Ambassador Mary Slessor Orie Rogo Manduli is dead. The feisty rally driver, journalist, politician, activist and teacher who last month hosted family and friends for her birthday party died in her Riverside home as she waited for paramedics to take her to hospital.
She never revealed her age, saying it’s a privilege women have since men also don’t want to be asked where they were when they arrive home past midnight. Orie had been battling cancer for the past few years.
A woman of many firsts, Orie, daughter of headmaster turned councillor Gordon Manduli and Zeruia Adhiambo, a lecturer at Kisumu Technical College, was the first woman to be a manager at Kenya Coffee Board, and later became the first indigenous woman to hold a managerial position in a multinational, Metal Box straddling East African countries.
In August 2005, Orie, a degree holder in public relations and a masters degree holder in international relations, locked herself for one week in the National Council of Non-Governmental Organisation’s offices after the board, as well as then Culture and Heritage minister Najib Balala tried to kick her out of office.
Surviving on fruits and juice, Orie’s tenacity won and she was allowed to keep the job. She was the first woman to chair the NGO council.
Named after Mary Slessor, a Scottish missionary who worked in Calabar, Orie was first married to Ondieki, a civil servant with whom she had three daughters Elizabeth, Allison and Janice.
She has in previous interviews claimed Ondieki left her because she couldn’t give birth to sons and never wanted to talk about her five year marriage with her first husband.
“When you are incompatible, it doesn’t matter what you cook, the man won’t taste it. It doesn’t matter what you wear, he won’t see it,” she said about her first marriage in an interview with veteran journalist Sammy Wambua.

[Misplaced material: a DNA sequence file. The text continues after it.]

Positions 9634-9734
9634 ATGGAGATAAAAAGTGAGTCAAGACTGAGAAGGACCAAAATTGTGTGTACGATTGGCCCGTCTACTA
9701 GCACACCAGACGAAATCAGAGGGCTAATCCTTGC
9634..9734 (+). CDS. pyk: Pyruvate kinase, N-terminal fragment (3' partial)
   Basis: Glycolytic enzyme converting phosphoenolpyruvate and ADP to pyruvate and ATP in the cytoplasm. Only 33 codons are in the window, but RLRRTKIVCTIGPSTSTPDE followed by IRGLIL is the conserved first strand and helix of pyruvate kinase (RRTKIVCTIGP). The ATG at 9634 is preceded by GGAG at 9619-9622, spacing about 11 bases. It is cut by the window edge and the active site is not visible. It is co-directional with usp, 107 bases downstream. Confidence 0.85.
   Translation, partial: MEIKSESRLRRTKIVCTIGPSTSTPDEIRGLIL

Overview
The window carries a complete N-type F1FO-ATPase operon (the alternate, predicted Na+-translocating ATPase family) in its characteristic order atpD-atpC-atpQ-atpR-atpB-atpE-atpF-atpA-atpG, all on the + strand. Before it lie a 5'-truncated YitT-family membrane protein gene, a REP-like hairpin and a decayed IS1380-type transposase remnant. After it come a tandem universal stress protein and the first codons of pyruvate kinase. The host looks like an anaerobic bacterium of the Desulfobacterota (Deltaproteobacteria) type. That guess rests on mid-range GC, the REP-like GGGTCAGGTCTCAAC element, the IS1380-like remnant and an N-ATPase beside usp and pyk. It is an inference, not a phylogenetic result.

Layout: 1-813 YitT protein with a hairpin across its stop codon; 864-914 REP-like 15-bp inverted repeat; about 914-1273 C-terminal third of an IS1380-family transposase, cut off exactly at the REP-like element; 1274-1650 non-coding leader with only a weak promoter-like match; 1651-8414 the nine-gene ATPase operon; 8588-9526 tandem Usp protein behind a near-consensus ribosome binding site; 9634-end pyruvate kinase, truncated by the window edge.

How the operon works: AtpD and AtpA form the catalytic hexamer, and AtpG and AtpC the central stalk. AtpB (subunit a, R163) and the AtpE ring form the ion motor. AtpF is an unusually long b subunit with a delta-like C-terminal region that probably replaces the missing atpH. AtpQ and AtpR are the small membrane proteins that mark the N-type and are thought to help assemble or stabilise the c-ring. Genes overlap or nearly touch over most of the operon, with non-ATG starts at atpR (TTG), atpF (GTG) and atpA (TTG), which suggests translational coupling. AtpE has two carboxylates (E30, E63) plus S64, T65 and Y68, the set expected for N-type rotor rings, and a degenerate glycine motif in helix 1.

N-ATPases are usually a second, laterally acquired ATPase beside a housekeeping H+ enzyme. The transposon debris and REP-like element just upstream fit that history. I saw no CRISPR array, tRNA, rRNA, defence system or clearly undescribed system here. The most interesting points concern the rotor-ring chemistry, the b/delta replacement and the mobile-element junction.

After her divorce, although she was awarded child support by Justice Cecil Miller, she thought it was undignified to chase her ex-husband for money so she took on a second job as a journalist with Voice of Kenya.
She got to interview James Bond actor Sean Connery, Ethiopia’s emperor Haile Sellasie and Bishop Makarios of Cyprus. It is during her journalistic pursuits that she got to interview safari rally drivers and got bitten by the speed bug. In 1974, she became the first Kenyan woman, alongside the late Job Omino’s wife Sylvia, to participate in the gruelling Safari Rally, driving a blue Citroen. They didn’t finish the race. She vied for Starehe parliamentary seat in 1992 but didn’t win.
A go-getter, Orie says when she resigned from her second job, as marketing manager of a multinational Metal Box, she spent six months living in a tent as she renovated a house and a large farm she had bought on loan.
She got remarried to Norman Manduli, a Zambian businessman.
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A former Miss East Africa, Orie in an earlier interview with The Nairobian had harsh words for today’s beauty queens.
“What we see today are young women obsessed with physical beauty, forgetting that looks fade. I am lucky to have been born of parents who taught me to value beauty beyond the physical, and to consider intellect as a more superior manifestation of beauty. I read about a Miss Kenya who took off with another woman‘s husband. What a shame!’
City businessman Gor Semelango, who was Orie’s foster son, says she was the strongest woman he has ever met.
“Mum never gave up, mum never took shortcuts. Mum never accepted mediocrity and laziness. She installed such high standards and every child she brought up and all of us who had the honour to call her mum are go-getters,” said Semelango.